Matthew Crawford, about whom we have talked a good deal before here at Front Porch Republic, is back with a new book. Like so many other wise observers of our late modern capitalist culture, Crawford has turned his attention to just how distracting, and socially debilitating–and perhaps even inhuman is the most literal sense–the technology-enabled colonization of our every solitary moment (iTunes on the commute, advertisements before movie trailers, smartphones buzzing in the park, etc.) has become. No doubt his perspective will be much debated here. But for the moment, just look at the above quotation in full:
Asked about his politics, he said: “I’ve been called a Marxist and a conservative. I guess both are kind of true.” He added: “Marx had a whole anthropology of what a human being is, which is connected to activity.”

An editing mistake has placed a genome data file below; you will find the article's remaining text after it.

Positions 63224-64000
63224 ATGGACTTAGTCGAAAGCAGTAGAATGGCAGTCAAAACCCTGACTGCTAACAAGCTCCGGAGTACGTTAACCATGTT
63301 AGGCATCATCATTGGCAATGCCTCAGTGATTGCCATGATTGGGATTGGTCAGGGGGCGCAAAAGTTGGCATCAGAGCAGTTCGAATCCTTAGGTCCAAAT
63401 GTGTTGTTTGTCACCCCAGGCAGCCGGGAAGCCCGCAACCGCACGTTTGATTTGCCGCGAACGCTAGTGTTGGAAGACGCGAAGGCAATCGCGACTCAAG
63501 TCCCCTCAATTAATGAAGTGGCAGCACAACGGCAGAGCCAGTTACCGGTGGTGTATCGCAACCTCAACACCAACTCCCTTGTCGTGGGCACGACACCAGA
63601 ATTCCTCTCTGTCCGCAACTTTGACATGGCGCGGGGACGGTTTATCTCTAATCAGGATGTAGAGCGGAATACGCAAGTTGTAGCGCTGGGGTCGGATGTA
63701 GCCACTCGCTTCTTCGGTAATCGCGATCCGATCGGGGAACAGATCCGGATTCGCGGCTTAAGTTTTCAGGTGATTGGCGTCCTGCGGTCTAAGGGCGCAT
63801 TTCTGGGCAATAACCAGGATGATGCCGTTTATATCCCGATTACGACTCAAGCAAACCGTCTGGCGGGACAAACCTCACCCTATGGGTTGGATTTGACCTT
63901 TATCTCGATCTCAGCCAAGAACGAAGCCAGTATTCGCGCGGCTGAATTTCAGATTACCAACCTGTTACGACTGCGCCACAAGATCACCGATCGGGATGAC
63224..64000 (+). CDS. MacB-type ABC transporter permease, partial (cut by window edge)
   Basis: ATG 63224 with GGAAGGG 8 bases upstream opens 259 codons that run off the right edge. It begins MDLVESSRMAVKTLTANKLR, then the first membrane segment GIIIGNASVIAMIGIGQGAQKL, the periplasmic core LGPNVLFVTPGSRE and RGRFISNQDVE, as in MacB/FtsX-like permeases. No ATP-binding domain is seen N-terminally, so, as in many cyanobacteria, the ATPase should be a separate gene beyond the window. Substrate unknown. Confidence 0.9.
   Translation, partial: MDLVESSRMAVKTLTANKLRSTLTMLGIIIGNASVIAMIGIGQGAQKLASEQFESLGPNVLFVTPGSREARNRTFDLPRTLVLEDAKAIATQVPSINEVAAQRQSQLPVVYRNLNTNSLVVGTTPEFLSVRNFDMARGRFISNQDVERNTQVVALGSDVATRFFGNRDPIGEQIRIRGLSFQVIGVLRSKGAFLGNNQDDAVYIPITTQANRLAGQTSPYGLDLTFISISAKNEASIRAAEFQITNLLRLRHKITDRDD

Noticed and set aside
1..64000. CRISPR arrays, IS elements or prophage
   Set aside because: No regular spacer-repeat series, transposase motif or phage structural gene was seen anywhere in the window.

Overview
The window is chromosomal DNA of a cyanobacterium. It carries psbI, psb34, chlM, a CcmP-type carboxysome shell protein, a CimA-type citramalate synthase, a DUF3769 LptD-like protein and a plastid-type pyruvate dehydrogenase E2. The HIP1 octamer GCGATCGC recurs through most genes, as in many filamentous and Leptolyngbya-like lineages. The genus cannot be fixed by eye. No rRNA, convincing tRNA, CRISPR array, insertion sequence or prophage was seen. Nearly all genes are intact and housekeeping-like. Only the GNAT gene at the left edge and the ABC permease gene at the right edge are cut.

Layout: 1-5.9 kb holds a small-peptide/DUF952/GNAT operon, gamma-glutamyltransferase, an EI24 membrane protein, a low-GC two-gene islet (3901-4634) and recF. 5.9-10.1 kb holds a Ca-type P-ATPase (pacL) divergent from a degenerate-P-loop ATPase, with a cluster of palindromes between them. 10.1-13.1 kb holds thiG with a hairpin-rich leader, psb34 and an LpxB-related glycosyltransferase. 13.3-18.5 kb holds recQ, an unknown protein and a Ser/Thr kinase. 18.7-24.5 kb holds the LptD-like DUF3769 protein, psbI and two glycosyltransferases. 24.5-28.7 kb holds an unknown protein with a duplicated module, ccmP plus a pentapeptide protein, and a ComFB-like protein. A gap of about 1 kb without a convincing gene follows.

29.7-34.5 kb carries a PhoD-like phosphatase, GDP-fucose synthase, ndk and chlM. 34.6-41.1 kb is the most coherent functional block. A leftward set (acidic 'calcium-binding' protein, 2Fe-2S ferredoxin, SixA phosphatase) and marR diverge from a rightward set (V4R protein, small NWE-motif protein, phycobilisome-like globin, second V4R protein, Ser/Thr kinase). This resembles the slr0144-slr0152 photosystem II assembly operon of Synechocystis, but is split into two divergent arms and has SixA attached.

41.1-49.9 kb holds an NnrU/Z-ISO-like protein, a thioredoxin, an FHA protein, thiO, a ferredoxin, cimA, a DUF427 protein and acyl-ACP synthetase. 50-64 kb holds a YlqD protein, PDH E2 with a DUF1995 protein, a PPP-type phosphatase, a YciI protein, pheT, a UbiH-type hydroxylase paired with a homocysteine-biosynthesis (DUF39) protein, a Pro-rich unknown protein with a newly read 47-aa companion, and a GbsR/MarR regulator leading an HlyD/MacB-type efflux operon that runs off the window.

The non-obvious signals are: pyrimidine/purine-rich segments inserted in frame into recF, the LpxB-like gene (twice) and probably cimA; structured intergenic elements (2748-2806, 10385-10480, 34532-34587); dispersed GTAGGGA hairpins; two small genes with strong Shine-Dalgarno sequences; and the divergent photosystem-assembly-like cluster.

As has been often pointed out here at FPR over the years, Marx’s anthropology is by no means irrelevant to understand best how to defend the integrity of places, and thus to defend tradition and community. In fact, I would argue that Crawford’s side comment actually touches on something vitally important. The best kind of Marxism ought to be, I think, conservative, recognizing that tradition forms an essential bulwark against the alienating social power of the market. But at the same time, the best kind of conservatism ought to be, I think, Marxist, recognizing that without the empowerment of the working class, creative destruction will end with the 1% selling off every cultural good worth having. Putting them together is the most important ideological project of our era. Anyway, I’m looking forward to Crawford’s book, and the chance to get into these discussions a little deeper.